For those that were not with me in Thailand, I will describe part of my clinical experience in Thailand before returning to the philosophy mentioned above. On Tuesday mornings,our class headed to Sirindhorn Rehabilitation Center in Bangkok to see a group of individuals in an “adult day-care” setting. The group encompasses individuals who are recovering from neurological trauma—typically individuals affected by strokes. While Tuesday mornings in this area of Sirindhorn are typically reserved for the adults to play fun games and sports, we (myself, Rianne Matthews, and our Thai friend Karn) were invited to incorporate music into these activities. The rehabilitation group seemed overjoyed to have us visit their facility and appeared thrilled to hear us attempt Thai phrases and songs as well as singing some Western music. After watching a session recording, I noticed that I looked nervous and afraid of the language barrier. But I also noticed that my smiles to the group, as well as the smiles that I received back, communicated on their own. I always thought of music as the international language but I realized that smiles and laughter can have the same universality. I talked with a few classmates one day and we came to a general consensus that we would genuinely miss the groups that we were fortunate enough to work with in Thailand—maybe to an even greater extent than any of us have felt at home at the end of a practicum semester. But I still was not sure if the amount of emotional effort that I put into the session was matching the amount of feedback that I felt in return from the patients, despite that feedback was present; I was preoccupied with my failures and how my efforts might have been perceived by clients and caregivers.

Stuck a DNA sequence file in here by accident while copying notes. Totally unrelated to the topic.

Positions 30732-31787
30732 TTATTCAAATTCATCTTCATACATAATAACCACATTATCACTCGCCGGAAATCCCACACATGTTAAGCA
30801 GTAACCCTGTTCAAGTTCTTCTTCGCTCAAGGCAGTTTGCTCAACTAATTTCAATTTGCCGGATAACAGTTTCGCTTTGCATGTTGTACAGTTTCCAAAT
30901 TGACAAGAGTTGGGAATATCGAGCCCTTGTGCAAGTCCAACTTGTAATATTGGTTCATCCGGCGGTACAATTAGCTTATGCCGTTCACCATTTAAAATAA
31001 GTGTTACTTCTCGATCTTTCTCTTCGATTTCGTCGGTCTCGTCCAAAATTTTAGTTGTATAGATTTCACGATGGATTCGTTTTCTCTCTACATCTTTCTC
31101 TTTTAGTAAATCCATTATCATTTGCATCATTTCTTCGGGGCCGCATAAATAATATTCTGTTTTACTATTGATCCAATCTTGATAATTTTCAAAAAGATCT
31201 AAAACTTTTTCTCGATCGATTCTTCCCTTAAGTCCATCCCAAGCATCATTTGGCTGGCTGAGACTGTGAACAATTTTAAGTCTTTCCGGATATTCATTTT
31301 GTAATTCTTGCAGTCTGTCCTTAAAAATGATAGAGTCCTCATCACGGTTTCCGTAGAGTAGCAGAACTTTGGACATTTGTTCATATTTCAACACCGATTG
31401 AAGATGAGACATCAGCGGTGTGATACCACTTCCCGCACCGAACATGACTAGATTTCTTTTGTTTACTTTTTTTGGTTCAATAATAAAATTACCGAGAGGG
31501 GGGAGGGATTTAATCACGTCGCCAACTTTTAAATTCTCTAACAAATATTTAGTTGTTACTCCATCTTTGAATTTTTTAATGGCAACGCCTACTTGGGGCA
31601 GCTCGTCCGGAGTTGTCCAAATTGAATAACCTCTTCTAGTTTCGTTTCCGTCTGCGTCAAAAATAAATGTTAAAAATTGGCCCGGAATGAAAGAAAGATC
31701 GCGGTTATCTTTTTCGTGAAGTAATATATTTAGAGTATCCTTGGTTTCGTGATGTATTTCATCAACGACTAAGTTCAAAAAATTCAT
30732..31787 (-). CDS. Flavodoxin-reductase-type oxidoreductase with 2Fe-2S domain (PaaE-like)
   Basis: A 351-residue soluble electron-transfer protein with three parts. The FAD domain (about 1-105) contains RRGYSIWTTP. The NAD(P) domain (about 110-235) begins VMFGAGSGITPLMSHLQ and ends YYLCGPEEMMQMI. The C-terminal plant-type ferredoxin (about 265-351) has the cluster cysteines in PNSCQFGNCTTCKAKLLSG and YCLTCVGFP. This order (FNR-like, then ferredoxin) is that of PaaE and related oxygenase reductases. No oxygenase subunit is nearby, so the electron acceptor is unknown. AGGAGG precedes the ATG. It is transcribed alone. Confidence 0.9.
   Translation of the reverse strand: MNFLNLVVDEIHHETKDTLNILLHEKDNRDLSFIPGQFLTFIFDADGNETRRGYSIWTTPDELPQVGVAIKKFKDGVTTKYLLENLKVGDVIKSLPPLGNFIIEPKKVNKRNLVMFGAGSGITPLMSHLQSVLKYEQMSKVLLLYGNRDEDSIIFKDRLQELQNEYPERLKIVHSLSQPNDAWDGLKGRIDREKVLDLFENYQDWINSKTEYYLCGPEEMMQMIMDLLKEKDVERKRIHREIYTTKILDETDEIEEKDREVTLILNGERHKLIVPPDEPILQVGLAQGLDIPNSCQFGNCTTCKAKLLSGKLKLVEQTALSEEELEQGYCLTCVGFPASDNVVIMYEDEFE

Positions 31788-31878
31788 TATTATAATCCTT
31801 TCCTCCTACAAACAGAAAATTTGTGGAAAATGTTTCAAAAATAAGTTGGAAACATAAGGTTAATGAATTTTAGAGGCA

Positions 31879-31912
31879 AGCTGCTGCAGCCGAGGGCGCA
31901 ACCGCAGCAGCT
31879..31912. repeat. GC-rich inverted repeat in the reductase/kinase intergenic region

After our class discussions, I started to think about how I could help myself maintain the “balance of the vessel”, or a healthy balance of giving and receiving. My conclusion was that I could simply try to accept and receive the smiles that were returned to me when I gave a smile. I tried realizing this and putting my theory into action—which worked wonders on how I felt after the session! Then I tried more; I approached some individuals after the session and talked to them about various things from music to America to reasons why I love Thailand. And the feedback that I received about the music therapy sessions and the discussions that were had proved to be yet more invaluable experiences of which I could be the recipient. I hope that the patients at Sirindhorn Rehabilitation Center will take something from our music therapy sessions together because I certainly took many things home with me, including precious memories of smiles and stories. This is how I found a healthy balance of giving and receiving during my clinical experience in Thailand, which is a philosophy and technique that I hope to bring back home.
The question I have for all blog readers is this: how will you maintain the balance of the vessel in your personal and professional life (how do you feel about therapists receiving therapy, what techniques have worked for you, how do you anticipate avoiding burnout, etc.)?